was formerly with ESO, and is now at the Geneva Observatory. The WG in- cludes members from several European countries, and also from the USA, USSR, South Africa, China and Japan. The WG held its first meeting follow- ing the day of its creation. Many specific ideas were brought forward about how to increase collaboration and to improve exchange of information between ground- and space-based obser- vatories, and also between individuals and committees responsible for the scheduling of observing time at these facilities. The very first measure, wh ich will now be implemented by the WG, is to compile and regularly update a list of the key persons at the various obser- vatories. The WG will also help to ex- change information about observing schedules. But there are many more complex issues concerning the organi- zation of multi-facility observing cam- paigns and the archiving of the results, cross-calibration issues, dedicated ground-based support for space pro- grammes. Moreover, this may influence the future design of instruments, and the extensive discussions in Baltimore re- sulted in a long list of action items wh ich will be looked into during the coming years. A striking aspect was the match be- tween the need for facilities to be used in collaborative projects and long-term monitoring (for example with medium- sized optical and radio telescopes) and the resources actually available in many countries. It was also feit that multi- facility and multi-wavelength astrophy- sics may considerably improve the effi- cient use of many facilities for top-qual i- ty science. This approach is likely to have a positive impact on many as- tronomical programmes. Th. Caurvaisier and C. Sterken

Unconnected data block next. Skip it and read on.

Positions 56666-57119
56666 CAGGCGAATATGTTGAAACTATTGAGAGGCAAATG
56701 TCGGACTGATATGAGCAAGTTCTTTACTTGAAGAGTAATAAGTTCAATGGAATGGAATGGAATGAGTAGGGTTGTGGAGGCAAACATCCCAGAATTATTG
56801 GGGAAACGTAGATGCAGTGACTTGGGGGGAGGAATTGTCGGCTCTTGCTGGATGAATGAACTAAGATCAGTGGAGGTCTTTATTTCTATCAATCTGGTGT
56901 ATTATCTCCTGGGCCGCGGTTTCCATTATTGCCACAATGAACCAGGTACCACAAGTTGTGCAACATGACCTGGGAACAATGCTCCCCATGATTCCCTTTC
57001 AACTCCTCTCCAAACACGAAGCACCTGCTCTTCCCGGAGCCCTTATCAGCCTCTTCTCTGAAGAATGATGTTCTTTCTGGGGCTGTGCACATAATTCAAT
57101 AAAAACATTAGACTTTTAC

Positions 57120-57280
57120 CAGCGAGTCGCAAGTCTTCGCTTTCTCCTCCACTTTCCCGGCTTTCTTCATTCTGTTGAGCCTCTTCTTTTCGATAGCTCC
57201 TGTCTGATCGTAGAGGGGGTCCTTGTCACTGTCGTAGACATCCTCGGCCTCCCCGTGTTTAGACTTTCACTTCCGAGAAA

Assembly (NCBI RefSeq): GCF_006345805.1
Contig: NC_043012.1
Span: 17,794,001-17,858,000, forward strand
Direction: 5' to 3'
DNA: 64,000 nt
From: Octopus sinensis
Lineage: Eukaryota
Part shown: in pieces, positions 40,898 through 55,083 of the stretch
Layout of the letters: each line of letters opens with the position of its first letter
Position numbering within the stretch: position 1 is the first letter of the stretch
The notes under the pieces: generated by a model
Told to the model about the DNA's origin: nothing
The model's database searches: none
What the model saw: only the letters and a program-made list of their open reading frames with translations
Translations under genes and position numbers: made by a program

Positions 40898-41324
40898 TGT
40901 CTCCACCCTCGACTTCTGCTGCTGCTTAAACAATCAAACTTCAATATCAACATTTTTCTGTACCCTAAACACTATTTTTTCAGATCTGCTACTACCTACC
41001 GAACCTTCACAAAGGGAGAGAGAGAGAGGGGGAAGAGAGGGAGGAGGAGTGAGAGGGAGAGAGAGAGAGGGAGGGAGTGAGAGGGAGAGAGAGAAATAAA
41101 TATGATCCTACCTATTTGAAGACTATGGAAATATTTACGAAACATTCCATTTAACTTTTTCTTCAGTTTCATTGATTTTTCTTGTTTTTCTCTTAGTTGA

The Joint Oiscussion on "Oocumenta- tion, Oata Services and Astronomers" was attended by many astronomers, and also by quite a few librarians, who came from lAU Colloquium 110 ("Library and Information Services in As- tronomy"), held during the preceding week in Washington O. C. The key words for these GA sessions were com- puters and networks: use of computers for libraries, for the preparation and sub- mission of scientific papers (a subject presently being looked into by the editors of the main astronomical jour- nals), for communications between as- tronomers (e-mail), for information re- trieval (data bases) and for archiving of observational data. The new programmes for observa- tional data archiving (e. g. RGO at La